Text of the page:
How you handle Harm depends on the genre and tone you’re going for. I’m going to present a simple version, but then I’ll talk about some other approaches.
  • Characters have seven boxes of Harm they can take.
  • Most attacks do 1 Harm. However strong and more potent attacks do +1 Harm. These are usually bigger, bulky, or non-concealable weapons.
  • Heavy armor can be worn, but this is also bulky and hard to hide. It reduces damage by 1.
  • Character are taken out when they have no Harm left. Circumstances determine what happens next. If they can be treated, they can wake up after a scene. Harm clears after a scene of recovery.
  • A character may reduce any damage taken down to 1 Harm, by taking the condition “Injured.” An injured character needs hospitalization and is open to GM Moves playing on how messed up they are. If an Injured character is taken to no Harm left, they’re taken out and Crippled.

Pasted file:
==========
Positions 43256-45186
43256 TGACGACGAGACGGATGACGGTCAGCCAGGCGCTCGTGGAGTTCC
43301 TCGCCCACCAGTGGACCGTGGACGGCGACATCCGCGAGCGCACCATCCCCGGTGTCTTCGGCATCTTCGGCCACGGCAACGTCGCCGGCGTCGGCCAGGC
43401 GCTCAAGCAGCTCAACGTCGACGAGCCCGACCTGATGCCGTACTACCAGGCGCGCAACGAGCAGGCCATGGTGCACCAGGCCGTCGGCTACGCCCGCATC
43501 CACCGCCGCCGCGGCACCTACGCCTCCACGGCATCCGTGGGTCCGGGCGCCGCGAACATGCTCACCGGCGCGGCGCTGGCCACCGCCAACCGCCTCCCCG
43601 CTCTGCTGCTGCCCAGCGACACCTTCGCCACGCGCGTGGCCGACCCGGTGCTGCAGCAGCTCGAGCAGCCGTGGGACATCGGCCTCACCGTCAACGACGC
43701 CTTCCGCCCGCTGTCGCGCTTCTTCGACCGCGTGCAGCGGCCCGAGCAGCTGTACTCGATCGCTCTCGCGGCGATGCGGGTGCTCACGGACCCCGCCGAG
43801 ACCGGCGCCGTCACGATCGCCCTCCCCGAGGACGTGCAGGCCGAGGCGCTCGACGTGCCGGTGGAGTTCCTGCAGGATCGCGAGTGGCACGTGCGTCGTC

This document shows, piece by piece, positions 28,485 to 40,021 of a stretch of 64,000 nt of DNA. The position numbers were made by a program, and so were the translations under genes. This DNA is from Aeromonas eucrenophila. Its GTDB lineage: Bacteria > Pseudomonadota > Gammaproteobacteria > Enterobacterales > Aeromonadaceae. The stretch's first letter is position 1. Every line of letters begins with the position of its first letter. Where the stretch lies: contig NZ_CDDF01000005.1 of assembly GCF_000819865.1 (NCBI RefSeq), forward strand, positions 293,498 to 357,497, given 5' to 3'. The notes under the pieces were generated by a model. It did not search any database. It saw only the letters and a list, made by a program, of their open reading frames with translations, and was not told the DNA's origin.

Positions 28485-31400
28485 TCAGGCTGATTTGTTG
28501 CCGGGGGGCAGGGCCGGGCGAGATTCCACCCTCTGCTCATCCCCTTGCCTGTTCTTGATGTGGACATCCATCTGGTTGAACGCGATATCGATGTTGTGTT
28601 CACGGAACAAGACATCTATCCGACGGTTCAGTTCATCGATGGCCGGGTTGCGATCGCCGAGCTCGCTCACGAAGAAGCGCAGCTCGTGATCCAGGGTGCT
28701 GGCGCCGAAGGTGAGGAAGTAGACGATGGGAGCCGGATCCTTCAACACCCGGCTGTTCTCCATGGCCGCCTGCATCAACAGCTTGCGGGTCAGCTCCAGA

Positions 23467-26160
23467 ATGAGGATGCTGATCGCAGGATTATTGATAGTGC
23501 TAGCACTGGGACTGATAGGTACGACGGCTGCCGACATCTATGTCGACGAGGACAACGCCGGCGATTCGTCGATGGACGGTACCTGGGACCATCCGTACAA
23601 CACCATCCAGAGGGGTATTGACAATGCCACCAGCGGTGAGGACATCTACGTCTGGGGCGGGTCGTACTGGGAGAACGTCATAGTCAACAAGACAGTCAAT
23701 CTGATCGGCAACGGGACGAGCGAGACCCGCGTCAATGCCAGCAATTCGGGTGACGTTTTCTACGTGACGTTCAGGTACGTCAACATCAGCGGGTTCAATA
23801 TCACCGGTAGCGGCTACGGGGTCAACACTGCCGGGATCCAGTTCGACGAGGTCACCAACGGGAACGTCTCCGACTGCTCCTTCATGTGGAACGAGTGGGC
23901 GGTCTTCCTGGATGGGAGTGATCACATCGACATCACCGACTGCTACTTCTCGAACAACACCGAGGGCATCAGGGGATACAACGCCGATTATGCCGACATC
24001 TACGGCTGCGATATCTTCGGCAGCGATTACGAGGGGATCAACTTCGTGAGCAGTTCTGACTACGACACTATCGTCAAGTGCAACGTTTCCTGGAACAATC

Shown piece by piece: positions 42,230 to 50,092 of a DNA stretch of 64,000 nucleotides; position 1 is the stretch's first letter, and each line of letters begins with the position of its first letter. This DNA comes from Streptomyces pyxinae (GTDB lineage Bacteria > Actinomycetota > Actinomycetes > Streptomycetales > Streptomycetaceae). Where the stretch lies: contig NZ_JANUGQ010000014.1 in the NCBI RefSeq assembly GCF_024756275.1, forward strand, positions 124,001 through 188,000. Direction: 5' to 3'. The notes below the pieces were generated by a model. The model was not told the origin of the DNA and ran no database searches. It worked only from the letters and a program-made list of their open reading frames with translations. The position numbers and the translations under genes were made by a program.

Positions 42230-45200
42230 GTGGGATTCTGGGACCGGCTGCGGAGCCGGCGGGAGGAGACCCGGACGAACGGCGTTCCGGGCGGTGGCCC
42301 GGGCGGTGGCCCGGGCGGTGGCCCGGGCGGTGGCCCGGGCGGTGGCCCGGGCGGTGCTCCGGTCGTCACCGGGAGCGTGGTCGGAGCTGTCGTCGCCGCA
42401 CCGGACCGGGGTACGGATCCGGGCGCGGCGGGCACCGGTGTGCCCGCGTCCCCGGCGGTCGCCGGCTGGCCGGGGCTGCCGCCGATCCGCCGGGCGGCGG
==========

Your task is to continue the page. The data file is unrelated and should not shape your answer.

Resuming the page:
Crippling either reduces the rating of a stat or puts a cap on one of the four basic Moves, meaning they can never get above a 9. The GM and player can negotiate what this means.
If you want more detail, create a weapon/attack list with weapons doing 1-4 Harm. Weapons may have narrative tags which the GM can use for complications and the player can use for narration (i.e. “Reach” for a Halberd, “Unwieldy” for a minigun). In this case, you’ll also want to have several degrees of Armor, say 1-3. Depending on how brutal you want that, you’ll want to increase the amount of Harm characters have.